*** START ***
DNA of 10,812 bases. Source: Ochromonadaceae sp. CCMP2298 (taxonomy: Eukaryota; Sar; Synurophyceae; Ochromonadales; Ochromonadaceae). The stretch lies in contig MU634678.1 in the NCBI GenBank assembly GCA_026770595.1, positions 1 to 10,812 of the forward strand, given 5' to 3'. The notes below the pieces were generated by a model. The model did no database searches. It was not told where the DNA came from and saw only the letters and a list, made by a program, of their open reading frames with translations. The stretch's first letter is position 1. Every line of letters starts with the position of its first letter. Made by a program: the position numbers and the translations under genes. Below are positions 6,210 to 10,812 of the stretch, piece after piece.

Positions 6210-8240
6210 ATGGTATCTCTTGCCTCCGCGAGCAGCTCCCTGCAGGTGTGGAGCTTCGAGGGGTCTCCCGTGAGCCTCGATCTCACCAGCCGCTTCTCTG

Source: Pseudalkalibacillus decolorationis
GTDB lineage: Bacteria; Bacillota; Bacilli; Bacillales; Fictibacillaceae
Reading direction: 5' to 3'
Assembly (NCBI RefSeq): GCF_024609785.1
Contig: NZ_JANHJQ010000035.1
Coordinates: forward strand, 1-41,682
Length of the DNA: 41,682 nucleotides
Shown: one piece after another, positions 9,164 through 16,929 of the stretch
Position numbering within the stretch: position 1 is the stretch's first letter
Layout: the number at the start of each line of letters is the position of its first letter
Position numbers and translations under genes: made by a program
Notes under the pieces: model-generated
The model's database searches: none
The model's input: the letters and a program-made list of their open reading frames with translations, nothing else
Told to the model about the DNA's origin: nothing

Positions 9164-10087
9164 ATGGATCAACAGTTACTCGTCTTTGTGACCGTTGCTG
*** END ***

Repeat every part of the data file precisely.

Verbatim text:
DNA of 10,812 bases. Source: Ochromonadaceae sp. CCMP2298 (taxonomy: Eukaryota; Sar; Synurophyceae; Ochromonadales; Ochromonadaceae). The stretch lies in contig MU634678.1 in the NCBI GenBank assembly GCA_026770595.1, positions 1 to 10,812 of the forward strand, given 5' to 3'. The notes below the pieces were generated by a model. The model did no database searches. It was not told where the DNA came from and saw only the letters and a list, made by a program, of their open reading frames with translations. The stretch's first letter is position 1. Every line of letters starts with the position of its first letter. Made by a program: the position numbers and the translations under genes. Below are positions 6,210 to 10,812 of the stretch, piece after piece.

Positions 6210-8240
6210 ATGGTATCTCTTGCCTCCGCGAGCAGCTCCCTGCAGGTGTGGAGCTTCGAGGGGTCTCCCGTGAGCCTCGATCTCACCAGCCGCTTCTCTG

Source: Pseudalkalibacillus decolorationis
GTDB lineage: Bacteria; Bacillota; Bacilli; Bacillales; Fictibacillaceae
Reading direction: 5' to 3'
Assembly (NCBI RefSeq): GCF_024609785.1
Contig: NZ_JANHJQ010000035.1
Coordinates: forward strand, 1-41,682
Length of the DNA: 41,682 nucleotides
Shown: one piece after another, positions 9,164 through 16,929 of the stretch
Position numbering within the stretch: position 1 is the stretch's first letter
Layout: the number at the start of each line of letters is the position of its first letter
Position numbers and translations under genes: made by a program
Notes under the pieces: model-generated
The model's database searches: none
The model's input: the letters and a program-made list of their open reading frames with translations, nothing else
Told to the model about the DNA's origin: nothing

Positions 9164-10087
9164 ATGGATCAACAGTTACTCGTCTTTGTGACCGTTGCTG